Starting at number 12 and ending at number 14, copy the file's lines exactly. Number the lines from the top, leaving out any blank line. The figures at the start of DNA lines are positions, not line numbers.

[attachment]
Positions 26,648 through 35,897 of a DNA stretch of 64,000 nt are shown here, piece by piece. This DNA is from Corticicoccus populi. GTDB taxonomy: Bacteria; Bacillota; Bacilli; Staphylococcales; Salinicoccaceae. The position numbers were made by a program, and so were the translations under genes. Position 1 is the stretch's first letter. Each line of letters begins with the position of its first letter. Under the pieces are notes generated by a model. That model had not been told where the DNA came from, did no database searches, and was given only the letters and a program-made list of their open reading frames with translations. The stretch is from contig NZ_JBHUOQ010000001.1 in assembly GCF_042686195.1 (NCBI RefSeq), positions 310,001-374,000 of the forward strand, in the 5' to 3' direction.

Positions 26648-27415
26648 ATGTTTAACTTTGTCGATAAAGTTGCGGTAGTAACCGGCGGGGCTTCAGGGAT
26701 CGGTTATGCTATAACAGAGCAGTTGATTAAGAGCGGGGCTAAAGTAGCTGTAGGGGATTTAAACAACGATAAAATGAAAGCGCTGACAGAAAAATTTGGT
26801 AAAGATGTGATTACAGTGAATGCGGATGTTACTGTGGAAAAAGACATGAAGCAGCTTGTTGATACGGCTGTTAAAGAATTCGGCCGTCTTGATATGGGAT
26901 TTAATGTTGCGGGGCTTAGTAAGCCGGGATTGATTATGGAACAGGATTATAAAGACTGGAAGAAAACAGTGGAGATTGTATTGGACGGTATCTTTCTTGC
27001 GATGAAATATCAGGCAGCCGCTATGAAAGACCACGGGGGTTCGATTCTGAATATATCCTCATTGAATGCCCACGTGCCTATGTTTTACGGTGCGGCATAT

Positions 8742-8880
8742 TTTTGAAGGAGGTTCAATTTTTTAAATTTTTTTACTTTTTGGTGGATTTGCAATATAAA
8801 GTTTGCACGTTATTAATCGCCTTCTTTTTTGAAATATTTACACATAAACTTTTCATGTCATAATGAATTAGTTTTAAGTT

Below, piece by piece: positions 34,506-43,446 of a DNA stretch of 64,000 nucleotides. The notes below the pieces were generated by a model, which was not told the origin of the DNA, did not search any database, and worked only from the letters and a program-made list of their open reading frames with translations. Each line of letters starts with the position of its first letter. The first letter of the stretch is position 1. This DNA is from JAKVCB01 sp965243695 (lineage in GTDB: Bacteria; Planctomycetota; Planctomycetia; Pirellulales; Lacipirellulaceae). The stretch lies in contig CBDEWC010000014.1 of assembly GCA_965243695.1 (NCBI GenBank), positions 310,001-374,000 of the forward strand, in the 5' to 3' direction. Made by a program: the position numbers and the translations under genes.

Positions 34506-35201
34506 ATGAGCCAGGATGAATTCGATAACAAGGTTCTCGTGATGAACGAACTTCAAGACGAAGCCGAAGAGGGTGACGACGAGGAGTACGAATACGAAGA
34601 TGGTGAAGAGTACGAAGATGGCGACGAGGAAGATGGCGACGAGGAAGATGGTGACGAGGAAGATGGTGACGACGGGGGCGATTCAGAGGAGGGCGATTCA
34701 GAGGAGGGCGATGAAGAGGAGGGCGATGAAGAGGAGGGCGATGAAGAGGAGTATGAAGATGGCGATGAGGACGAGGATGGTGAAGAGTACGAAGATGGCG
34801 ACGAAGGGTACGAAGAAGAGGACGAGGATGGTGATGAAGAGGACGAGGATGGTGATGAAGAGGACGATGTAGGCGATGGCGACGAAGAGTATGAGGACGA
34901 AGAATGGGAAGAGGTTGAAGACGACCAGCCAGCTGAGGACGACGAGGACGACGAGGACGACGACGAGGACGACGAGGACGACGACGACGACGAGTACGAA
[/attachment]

Positions 34506-35201
34506 ATGAGCCAGGATGAATTCGATAACAAGGTTCTCGTGATGAACGAACTTCAAGACGAAGCCGAAGAGGGTGACGACGAGGAGTACGAATACGAAGA
34601 TGGTGAAGAGTACGAAGATGGCGACGAGGAAGATGGCGACGAGGAAGATGGTGACGAGGAAGATGGTGACGACGGGGGCGATTCAGAGGAGGGCGATTCA